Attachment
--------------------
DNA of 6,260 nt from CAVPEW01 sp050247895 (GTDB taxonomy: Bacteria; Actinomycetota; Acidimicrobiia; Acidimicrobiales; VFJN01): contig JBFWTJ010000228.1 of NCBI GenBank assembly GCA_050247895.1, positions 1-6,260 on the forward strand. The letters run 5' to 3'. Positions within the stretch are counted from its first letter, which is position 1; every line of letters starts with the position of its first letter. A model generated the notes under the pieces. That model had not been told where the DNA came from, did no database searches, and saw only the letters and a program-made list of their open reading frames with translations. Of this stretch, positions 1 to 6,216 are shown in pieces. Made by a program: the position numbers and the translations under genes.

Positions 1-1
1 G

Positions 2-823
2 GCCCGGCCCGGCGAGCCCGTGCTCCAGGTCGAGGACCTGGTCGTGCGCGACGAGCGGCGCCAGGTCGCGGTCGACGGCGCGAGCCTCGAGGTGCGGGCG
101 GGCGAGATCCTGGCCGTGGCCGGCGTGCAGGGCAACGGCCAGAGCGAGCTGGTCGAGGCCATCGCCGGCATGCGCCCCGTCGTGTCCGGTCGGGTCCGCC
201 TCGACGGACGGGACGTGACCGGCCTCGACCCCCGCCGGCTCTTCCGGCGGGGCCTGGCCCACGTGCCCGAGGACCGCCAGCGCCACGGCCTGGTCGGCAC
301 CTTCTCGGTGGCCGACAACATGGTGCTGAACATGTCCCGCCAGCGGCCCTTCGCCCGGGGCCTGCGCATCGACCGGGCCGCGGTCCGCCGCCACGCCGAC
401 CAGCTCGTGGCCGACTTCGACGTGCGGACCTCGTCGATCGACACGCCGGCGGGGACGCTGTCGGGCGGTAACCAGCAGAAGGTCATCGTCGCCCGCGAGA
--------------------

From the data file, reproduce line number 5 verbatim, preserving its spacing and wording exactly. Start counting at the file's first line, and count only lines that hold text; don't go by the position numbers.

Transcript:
2 GCCCGGCCCGGCGAGCCCGTGCTCCAGGTCGAGGACCTGGTCGTGCGCGACGAGCGGCGCCAGGTCGCGGTCGACGGCGCGAGCCTCGAGGTGCGGGCG